The Journal of Bucharest College of Physicians and the Romanian Academy of Medical Sciences

Therapeutic Management of Breast Cancer Related Upper Limb Lymphedema

Autors

Lymphedema represents a chronic condition with impaired lymphatic transport, having primary and secondary etiologies. The most common type of secondary lymphedema in western countries is represented by breast cancer related upper limb lymphedema.
This condition, once installed, determines limb structure changes, progressive functional impairment, specific complications, consequently impacting the quality of patient’s life. An accurate diagnosis is mandatory, using both clinical and imagistic methods with clear definition disease extent as per standardized staging systems, in order to further provide an adequate therapeutic strategy.
The main therapeutic goal in patients with lymphedema is represented by limb volume reduction with subsequent symptoms relief, improving quality of life and avoiding complications such as recurrent infections. Through this paper, we aim to present a comprehensive overview of current therapeutic options of breast cancer upper limb related lymphedema.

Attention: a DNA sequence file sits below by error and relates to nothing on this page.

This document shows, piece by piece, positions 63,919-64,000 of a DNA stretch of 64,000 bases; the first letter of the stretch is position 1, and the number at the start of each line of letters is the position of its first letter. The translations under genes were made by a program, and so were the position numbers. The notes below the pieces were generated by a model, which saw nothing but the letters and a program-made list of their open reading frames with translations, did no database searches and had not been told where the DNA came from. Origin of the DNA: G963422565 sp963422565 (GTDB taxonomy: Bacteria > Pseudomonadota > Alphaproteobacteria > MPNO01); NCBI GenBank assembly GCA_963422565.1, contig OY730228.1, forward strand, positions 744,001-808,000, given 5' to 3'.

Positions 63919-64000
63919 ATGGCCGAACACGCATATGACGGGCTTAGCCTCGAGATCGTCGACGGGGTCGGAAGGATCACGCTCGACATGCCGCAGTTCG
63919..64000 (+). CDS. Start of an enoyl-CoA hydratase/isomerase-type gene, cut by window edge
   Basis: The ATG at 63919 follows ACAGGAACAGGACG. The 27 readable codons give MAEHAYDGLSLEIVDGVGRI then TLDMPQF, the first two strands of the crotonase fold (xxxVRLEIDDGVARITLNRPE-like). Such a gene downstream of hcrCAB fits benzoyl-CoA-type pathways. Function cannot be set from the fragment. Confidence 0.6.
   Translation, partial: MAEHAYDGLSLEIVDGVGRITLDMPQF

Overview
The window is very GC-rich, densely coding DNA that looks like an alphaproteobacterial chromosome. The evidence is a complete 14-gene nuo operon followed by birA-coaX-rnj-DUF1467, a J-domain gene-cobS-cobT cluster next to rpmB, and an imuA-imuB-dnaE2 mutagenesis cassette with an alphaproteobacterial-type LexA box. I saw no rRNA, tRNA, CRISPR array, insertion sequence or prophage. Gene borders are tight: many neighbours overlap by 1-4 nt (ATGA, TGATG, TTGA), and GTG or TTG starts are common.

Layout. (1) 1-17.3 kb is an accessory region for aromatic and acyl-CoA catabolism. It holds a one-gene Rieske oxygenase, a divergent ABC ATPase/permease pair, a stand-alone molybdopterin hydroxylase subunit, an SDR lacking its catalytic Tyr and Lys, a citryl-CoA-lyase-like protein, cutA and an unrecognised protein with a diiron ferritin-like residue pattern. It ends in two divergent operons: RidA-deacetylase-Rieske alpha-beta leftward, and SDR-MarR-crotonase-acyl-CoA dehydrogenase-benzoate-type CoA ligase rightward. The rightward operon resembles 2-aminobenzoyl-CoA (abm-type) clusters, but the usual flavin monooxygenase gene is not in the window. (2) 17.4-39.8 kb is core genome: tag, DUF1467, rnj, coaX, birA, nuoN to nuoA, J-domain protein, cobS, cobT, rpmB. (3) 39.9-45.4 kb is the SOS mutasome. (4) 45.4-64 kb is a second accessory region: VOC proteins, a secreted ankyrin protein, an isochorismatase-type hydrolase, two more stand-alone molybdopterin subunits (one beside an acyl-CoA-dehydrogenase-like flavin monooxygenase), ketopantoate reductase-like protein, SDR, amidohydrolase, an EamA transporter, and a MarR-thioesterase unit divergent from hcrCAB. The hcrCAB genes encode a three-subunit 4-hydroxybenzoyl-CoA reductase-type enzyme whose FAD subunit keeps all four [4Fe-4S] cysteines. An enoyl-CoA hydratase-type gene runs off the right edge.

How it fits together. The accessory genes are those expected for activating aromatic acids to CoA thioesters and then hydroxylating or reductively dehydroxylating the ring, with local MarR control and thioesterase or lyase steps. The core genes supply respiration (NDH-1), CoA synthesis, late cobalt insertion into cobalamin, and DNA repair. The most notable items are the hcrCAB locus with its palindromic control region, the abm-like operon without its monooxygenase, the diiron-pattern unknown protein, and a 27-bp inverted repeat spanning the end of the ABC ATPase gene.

Therapeutic approach comprises of non-surgical (conservative) therapy, which is mandatory as initial therapy and surgical procedures for selected cases. Most patients with lymphedema benefit from conservative treatment alone. In non-responsive cases, in patients with progressive disease, in late stage complicated lymphedema, and also recently added as prophylactic strategy, surgical treatment, trough recent developed techniques, offer very good results in long-term control of disease.
Surgical options are classified firstly in physiologic procedures that aim to create new lymphatic channels, promote physiologic drainage of the lymph and should be considered early in the course of the disease, and secondly ablative procedures that reduce through liposuction or various excision techniques the volume of the affected limb.
Both types of techniques can be combined to ensure the best functional outcome of the patient.